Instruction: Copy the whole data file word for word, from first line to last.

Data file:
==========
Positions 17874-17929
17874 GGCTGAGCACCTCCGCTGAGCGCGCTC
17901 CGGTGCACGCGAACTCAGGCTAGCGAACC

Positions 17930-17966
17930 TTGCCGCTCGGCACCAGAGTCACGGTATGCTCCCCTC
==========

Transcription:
Positions 17874-17929
17874 GGCTGAGCACCTCCGCTGAGCGCGCTC
17901 CGGTGCACGCGAACTCAGGCTAGCGAACC

Positions 17930-17966
17930 TTGCCGCTCGGCACCAGAGTCACGGTATGCTCCCCTC